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Stand.earth livestreamed a press conference Wednesday featuring medical experts, Indigenous peoples, and local residents who shared their worries about the project. Watch:
Stand.earth's international program director Tzeporah Berman said Wednesday that "although this pipeline is now owned by the government, there remains an air of secrecy and lack of transparency about the dangerous risks at several construction hot spots along the route.
"Canadians taxpayers—who are the ones paying for this multi-billion dollar pipeline—have a right to know the impacts that construction will have on communities and the environment," Berman said. "They deserve to know the realities of these dangerous construction hot spots that could push the cost of this project even higher."
"We have a right to say no to these resource extraction projects which are a threat to Indigenous women. We do not consent to Trans Mountain building pipelines or man camps on our unceded territory."
—Beverly Manuel, Tiny House Warriors
"These construction risks include drilling under the Fraser River and through Burnaby Mountain, and the expansion of infrastructure at tank farms in Burnaby and Abbotsford," Berman noted, listing some of the hot spots. The report also spotlights concerns about the risks of the pipeline crossing the Coquihalla River at five different locations.
Another hot spot, the Westride Tanker Terminal at the Burrard Inlet, would see a seven-fold increase in oil tanker traffic under the proposed expansion. Residents are worried not only that the tankers would make the area unsafe for recreational use but also that a vessel carrying oil could collide with nearby bridges, leading to a spill. Citing a pair of local researchers, the report warns that if the expansion project goes through, there is a 79-87 percent chance of a spill in the next 50 years.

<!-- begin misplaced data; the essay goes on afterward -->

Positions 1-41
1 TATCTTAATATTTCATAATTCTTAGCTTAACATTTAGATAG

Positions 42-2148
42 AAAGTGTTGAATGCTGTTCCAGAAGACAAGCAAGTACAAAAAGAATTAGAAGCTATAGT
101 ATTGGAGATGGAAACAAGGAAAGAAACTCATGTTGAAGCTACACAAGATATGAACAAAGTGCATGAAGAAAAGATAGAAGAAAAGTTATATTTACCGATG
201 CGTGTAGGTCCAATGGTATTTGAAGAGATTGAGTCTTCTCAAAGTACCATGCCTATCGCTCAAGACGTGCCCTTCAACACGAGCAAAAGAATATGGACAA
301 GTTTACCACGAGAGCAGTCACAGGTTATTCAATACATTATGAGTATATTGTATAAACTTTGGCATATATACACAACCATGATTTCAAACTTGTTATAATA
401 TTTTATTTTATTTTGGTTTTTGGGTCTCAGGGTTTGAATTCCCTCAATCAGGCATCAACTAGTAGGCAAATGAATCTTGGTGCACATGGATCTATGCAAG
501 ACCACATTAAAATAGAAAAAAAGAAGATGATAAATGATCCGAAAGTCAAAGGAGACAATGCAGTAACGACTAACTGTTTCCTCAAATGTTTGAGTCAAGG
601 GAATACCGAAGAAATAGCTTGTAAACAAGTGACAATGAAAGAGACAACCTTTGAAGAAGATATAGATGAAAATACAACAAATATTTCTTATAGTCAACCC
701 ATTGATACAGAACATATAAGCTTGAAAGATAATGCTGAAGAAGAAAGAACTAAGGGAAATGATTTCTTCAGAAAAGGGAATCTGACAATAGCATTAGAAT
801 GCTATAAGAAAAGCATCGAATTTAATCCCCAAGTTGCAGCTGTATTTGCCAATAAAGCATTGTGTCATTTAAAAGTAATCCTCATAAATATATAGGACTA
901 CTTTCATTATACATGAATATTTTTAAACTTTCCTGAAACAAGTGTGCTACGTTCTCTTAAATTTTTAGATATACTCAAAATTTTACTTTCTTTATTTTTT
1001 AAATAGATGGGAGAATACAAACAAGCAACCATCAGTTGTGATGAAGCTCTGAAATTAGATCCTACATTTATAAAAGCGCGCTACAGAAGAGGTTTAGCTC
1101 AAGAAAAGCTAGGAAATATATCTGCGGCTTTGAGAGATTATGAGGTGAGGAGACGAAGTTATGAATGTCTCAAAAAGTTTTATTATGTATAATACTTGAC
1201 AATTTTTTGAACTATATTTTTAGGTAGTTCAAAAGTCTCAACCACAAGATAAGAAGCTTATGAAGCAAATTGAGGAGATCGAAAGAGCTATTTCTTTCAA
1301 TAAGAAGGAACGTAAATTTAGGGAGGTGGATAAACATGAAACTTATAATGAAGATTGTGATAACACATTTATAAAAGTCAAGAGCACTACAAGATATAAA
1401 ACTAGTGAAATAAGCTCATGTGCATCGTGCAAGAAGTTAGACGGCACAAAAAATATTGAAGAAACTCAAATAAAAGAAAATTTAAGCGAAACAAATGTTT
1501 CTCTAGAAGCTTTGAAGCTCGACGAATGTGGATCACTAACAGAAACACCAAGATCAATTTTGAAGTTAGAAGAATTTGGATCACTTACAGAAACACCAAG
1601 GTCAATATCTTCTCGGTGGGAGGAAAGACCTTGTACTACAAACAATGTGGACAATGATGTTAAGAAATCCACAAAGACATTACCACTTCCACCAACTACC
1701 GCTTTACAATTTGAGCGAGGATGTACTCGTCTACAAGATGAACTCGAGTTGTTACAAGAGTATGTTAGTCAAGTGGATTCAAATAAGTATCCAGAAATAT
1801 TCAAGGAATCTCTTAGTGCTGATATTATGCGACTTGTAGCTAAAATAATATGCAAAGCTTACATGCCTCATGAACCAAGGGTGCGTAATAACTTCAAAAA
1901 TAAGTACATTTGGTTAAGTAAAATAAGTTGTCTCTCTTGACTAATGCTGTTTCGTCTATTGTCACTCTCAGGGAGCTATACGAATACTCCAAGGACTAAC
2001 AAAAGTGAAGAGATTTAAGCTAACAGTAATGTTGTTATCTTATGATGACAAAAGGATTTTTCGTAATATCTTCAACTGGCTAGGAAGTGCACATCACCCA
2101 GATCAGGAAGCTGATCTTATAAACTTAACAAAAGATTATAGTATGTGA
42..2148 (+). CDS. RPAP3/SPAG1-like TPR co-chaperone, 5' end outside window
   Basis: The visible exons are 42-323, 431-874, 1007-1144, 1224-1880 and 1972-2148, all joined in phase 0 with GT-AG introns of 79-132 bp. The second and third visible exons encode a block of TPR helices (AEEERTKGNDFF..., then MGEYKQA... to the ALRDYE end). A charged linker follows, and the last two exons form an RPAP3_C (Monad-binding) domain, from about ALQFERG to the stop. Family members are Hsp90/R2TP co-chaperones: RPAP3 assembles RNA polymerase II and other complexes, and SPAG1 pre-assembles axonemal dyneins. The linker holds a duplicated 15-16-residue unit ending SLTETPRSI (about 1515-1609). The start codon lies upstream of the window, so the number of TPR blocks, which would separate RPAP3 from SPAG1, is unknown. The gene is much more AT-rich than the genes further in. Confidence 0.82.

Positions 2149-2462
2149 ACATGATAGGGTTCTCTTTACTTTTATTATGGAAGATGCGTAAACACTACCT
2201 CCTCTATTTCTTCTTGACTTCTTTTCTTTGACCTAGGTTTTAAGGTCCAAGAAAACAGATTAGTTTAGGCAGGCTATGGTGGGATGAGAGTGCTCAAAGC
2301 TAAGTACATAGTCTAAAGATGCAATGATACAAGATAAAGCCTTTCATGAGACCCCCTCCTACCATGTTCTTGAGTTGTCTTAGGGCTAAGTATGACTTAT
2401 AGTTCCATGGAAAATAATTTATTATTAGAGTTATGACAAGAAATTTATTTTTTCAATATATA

The final concern the report points to is the establishment of temporary work camps, or "man camps," in at least five communities in British Columbia during the pipeline construction. "Historically, these man camps have been strongly correlated with dramatic increases in rates of sexual violence towards women in the communities surrounding the camp," the report says, noting that this is especially true for Indigenous females.
As Common Dreams reported in June, the Canadian government concluded with a National Inquiry that violence against First Nations, Inuit, and Métis women, girls, and 2SLGBTQQIA (Two-Spirit, lesbian, gay, bisexual, transgender, queer, questioning, intersex, and asexual) people "amounts to a race-based genocide of Indigenous Peoples."
"We have a right to say no to these resource extraction projects which are a threat to Indigenous women. We do not consent to Trans Mountain building pipelines or man camps on our unceded territory where we hold title," Beverly Manuel of the Tiny House Warriors said Wednesday. "We have six tiny houses built and ready to launch. Five are already blockading Trans Mountain's man camp in Blue River."